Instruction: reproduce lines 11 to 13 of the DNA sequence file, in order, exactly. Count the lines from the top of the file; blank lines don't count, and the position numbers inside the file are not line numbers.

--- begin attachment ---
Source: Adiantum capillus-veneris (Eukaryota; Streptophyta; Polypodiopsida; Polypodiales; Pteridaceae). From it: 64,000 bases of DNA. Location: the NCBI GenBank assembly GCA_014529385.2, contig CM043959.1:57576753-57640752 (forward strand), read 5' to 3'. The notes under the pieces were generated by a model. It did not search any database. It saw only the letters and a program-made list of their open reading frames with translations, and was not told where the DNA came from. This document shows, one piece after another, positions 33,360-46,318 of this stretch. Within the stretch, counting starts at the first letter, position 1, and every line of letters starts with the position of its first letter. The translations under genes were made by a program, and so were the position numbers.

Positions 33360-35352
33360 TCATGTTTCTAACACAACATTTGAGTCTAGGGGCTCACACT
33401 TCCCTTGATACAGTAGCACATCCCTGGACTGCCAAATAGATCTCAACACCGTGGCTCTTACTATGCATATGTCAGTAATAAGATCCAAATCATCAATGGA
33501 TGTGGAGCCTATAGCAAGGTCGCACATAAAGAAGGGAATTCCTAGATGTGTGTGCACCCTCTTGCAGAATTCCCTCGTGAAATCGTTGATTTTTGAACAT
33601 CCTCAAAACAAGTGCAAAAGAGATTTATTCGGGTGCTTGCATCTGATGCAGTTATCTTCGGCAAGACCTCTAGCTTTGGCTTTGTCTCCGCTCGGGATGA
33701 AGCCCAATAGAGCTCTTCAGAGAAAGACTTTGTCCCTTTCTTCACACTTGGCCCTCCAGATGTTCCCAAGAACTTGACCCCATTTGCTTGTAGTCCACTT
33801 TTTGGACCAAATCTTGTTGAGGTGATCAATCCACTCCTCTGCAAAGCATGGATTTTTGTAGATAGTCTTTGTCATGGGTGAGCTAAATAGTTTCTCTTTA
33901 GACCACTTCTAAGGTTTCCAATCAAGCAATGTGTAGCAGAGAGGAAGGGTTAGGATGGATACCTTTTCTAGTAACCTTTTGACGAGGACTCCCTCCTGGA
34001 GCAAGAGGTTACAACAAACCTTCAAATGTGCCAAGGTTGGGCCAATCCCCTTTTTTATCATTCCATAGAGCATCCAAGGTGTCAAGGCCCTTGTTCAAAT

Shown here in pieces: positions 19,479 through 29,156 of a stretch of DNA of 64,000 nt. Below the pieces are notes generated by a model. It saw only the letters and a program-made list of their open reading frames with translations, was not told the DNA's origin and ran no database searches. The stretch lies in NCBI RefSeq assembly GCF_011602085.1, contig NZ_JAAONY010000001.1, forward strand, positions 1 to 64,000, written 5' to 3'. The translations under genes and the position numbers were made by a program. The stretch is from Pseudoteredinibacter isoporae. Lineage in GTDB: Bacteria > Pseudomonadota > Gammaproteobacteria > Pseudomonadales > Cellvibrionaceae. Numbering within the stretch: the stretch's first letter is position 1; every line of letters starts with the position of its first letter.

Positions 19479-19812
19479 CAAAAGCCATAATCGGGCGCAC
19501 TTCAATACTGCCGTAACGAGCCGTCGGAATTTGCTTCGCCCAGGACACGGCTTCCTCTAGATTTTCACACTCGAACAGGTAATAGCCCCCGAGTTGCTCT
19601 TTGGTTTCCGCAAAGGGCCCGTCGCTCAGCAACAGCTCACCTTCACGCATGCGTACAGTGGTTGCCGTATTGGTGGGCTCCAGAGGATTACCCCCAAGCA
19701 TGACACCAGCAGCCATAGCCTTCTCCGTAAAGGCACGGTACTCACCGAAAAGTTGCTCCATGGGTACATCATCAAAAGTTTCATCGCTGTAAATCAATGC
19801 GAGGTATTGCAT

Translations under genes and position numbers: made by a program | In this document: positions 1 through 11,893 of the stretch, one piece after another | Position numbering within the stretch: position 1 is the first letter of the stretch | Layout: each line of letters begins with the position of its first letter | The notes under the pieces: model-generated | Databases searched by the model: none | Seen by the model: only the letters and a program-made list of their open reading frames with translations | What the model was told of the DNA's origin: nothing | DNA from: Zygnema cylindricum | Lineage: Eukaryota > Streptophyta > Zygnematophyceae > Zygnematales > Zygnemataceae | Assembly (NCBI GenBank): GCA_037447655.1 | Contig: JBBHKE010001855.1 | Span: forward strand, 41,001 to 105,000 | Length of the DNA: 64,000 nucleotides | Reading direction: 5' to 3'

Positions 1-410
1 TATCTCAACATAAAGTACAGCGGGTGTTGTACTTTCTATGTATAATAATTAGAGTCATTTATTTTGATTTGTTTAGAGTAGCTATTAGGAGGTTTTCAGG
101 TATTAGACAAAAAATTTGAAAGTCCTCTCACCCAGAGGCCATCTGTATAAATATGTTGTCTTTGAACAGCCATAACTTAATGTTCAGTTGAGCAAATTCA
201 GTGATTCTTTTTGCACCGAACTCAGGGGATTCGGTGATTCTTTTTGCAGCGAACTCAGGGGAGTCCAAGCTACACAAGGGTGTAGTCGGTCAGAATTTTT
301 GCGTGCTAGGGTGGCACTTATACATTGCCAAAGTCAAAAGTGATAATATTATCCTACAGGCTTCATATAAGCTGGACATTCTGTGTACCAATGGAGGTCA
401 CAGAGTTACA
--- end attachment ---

Shown here in pieces: positions 19,479 through 29,156 of a stretch of DNA of 64,000 nt. Below the pieces are notes generated by a model. It saw only the letters and a program-made list of their open reading frames with translations, was not told the DNA's origin and ran no database searches. The stretch lies in NCBI RefSeq assembly GCF_011602085.1, contig NZ_JAAONY010000001.1, forward strand, positions 1 to 64,000, written 5' to 3'. The translations under genes and the position numbers were made by a program. The stretch is from Pseudoteredinibacter isoporae. Lineage in GTDB: Bacteria > Pseudomonadota > Gammaproteobacteria > Pseudomonadales > Cellvibrionaceae. Numbering within the stretch: the stretch's first letter is position 1; every line of letters starts with the position of its first letter.

Positions 19479-19812
19479 CAAAAGCCATAATCGGGCGCAC